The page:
12/30/14

12/30 - Apathy is not apolitical

(In the context of contemporary China)

Liberals are mistaken when they work with an overly narrow definition of politics as none other than organized dissent, thereby equating participatory apathy with political apathy.  It is only natural, then, that they see the "apolitical" mass as being deluded and coaxed into obedient subjects of an authoritarian state.

Conservatives are mistaken when they insist on the personal nature of their politics, thereby taking a cynical stance toward all interpersonal (often dubbed "universal") values.  The process of "conversion" from liberal to conservative among young Chinese today is often triggered by personal encounters with a "hostile" foreign ideology, e.g. study/work abroad.  Having arrived at this intensely personal, even egoistic political stance, they feel insulted by the liberal criticism of their being "apathy" and "apolitical," hence the frequent analogy to liberal "preaching" of "gospels".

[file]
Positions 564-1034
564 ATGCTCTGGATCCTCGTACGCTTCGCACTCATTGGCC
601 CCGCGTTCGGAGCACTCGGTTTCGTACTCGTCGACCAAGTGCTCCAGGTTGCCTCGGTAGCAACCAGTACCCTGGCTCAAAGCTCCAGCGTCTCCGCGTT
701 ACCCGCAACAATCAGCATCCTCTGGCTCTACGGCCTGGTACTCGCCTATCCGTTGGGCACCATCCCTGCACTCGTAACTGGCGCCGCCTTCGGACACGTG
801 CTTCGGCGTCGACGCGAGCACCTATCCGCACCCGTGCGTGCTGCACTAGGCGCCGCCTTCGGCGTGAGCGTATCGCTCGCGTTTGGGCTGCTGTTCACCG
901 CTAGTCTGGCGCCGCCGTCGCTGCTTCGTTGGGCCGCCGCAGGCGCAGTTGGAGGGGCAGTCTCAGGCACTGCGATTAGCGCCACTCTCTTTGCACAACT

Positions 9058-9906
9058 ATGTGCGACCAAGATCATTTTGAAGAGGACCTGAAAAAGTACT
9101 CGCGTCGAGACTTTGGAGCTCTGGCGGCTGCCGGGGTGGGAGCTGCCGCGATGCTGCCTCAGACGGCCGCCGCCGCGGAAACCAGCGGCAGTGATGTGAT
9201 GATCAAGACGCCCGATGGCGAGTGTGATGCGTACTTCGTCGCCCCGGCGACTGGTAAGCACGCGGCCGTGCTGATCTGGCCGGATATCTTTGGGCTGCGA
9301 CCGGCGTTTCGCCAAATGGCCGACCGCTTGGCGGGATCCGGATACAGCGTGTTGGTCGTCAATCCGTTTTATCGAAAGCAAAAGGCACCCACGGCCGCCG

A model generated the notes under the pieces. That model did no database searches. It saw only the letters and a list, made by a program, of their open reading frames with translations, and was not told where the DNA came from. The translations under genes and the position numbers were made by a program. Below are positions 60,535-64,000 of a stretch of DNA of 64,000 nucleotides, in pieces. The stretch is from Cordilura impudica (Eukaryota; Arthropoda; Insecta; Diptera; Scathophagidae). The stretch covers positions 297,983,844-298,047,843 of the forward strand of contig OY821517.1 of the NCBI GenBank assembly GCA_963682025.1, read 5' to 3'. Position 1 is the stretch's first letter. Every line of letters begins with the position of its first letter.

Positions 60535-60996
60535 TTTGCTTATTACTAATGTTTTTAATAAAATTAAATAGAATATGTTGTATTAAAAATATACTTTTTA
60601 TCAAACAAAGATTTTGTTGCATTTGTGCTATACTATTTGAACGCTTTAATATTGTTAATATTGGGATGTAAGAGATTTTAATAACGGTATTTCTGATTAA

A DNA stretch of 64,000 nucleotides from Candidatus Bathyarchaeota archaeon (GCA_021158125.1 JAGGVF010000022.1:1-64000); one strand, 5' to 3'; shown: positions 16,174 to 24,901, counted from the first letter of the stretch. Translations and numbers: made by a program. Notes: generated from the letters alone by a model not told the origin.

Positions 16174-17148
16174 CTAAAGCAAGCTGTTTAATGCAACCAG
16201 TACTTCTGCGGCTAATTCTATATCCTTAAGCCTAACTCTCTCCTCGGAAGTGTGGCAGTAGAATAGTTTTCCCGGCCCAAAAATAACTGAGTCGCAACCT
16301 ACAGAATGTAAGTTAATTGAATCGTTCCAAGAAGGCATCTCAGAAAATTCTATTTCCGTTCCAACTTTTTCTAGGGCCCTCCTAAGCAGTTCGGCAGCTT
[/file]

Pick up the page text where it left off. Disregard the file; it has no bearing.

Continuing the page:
What would a more capacious sphere of politics look like?  Some may say that it is not even possible without major external changes to the nation.  A more urgent question to me, it seems, is whether we are capable of imagining it, and willing to acknowledge one's own limitations.

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